Health insurance mega-mergers: Bad medicine for Colorado
On Nov. 21, the lawsuit against the proposed Anthem-Cigna merger filed by the U.S. Department of Justice (DOJ) and numerous state attorneys general, including Colorado Attorney General Cynthia Coffman, went to trial. The lawsuit against the Aetna-Humana merger is scheduled to go to trial Dec. 5.
On Nov. 10, plaintiffs filed a pretrial brief in the Anthem-Cigna case that prominently featured the monopsony claim—a health insurer’s ability to compensate providers below competitive levels. The brief emphasized that antitrust laws protect buyers and sellers equally. Thus, physicians, as sellers of services, should receive the same antitrust protection from being victimized by an insurer merger as insurers receive in the case of a merger of providers.
The Colorado Medical Society is on record that the mergers will result in higher premiums, less patient access/time with physicians, reductions in staff, cuts in infrastructure and/or technology spending, and a move away from community-based practices. CMS has been participating in a 16-state medical society “Block the Merger Campaign” expertly led by the American Medical Association.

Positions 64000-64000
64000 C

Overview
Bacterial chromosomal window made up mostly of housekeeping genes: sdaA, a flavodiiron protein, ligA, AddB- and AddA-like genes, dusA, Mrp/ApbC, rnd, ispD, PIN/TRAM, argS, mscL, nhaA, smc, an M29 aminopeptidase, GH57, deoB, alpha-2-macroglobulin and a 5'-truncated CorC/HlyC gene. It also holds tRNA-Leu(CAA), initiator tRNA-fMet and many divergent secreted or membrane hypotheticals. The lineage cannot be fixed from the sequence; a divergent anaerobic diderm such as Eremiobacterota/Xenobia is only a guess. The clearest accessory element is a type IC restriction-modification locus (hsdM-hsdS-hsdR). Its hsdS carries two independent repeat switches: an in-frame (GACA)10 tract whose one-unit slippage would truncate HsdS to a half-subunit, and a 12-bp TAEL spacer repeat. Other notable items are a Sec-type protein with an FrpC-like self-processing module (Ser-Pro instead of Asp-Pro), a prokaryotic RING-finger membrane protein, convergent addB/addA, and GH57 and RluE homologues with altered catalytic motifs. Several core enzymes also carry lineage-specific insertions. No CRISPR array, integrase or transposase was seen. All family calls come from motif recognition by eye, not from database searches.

“We believe these blockbuster mergers amount to a grab at anticompetitive market power that would substantially decrease competition in several of the state’s health insurance markets,” said CMS President Katie Lozano, MD, FACR.
According to an AMA analysis based on federal antitrust guidelines, the Aetna-Humana merger would enhance Aetna’s market power in Medicare Advantage markets in Boulder, Colorado Springs, Greeley, Pueblo, Grand Junction and Fort Collins-Loveland. The Anthem-Cigna merger also raises significant competitive concerns in Colorado.
“If Anthem or Aetna get their way, these companies will have even less incentive than they do now to take care of people, and the mergers would ultimately compromise the ability of physicians to advocate for their patients,” said AMA President Andrew W Gurman, M.D. “In practice, market power allows big insurers to exercise control over clinical decisions, which undermines the patient-physician relationship and eliminates key safeguards of patient care.”
The DOJ and Attorney General Coffman deserve credit for joining forces in a legal challenge to prevent these unprecedented mergers, which, if completed, would harm Colorado patients. Stay tuned for more updates on the two trials.
Posted in: ASAP | Practice Evolution | Payment Reform | Interacting With Payers